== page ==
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Inflation slowed again in February thanks to falling energy prices

But food and shelter costs continue to rise

Photo (c) Alexsl - Getty Images
Consumers paid more for food and shelter last month but the cost of heating homes fell sharply. The Labor Department’s Consumer Price Index (CPI) increased by 0.4% after a 0.5% rise in January.

Natural gas prices plunged 8% last month but are still 14% higher than 12 months ago. The cost of fuel oil dropped 7.9% while remaining 9.2% higher than a year ago.

The cost of electricity rose last month, but not by much. Electric bills were 0.5% higher than in January but consumers are paying 12.9% more for electricity than in February 2022.

Motorists also saw another small increase in prices at the pump. The cost of gasoline was up 1% over January but compared to 12 months ago, gas prices were down 1.2%.

Food costs rose 0.4% in February, perhaps causing consumers the most inflationary pain. It was still cheaper to eat at home last month. The price of food purchased at a store and consumed at home rose 0.3% while food consumed at bars, restaurants and convenience stores rose 0.4%. Overall food costs were 9.5% higher than a year ago.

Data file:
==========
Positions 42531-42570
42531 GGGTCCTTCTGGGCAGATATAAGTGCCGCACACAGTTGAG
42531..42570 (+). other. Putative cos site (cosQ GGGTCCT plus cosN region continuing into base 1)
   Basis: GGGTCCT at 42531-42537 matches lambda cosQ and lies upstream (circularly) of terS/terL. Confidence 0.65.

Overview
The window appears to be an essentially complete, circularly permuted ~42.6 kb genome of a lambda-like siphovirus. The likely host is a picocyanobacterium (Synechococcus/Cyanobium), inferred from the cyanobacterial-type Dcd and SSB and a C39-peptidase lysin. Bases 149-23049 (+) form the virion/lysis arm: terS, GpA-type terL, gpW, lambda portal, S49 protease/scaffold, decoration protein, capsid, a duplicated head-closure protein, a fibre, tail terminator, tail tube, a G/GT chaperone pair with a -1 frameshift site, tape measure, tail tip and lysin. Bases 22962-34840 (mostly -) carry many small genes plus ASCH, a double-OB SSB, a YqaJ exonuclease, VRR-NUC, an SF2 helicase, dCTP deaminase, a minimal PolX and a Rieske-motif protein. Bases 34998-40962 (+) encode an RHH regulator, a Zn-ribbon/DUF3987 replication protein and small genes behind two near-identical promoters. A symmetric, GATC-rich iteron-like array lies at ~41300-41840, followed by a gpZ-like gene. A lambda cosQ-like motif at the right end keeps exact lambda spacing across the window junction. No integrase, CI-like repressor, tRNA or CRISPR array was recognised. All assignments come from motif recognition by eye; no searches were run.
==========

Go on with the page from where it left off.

High cost of shelter

There was also little relief for people renting an apartment or buying a home. Shelter costs rose 0.8%, slightly more than in January. 

Used car prices continued to fall last month, registering a 2.8% decline, and were 13% cheaper than a year ago. New vehicle prices continued to rise as dealers continued to mark up cars and trucks over the sticker price.

Taking everything into consideration, consumer prices are 6% higher than they were a year ago, well off their peak last June.

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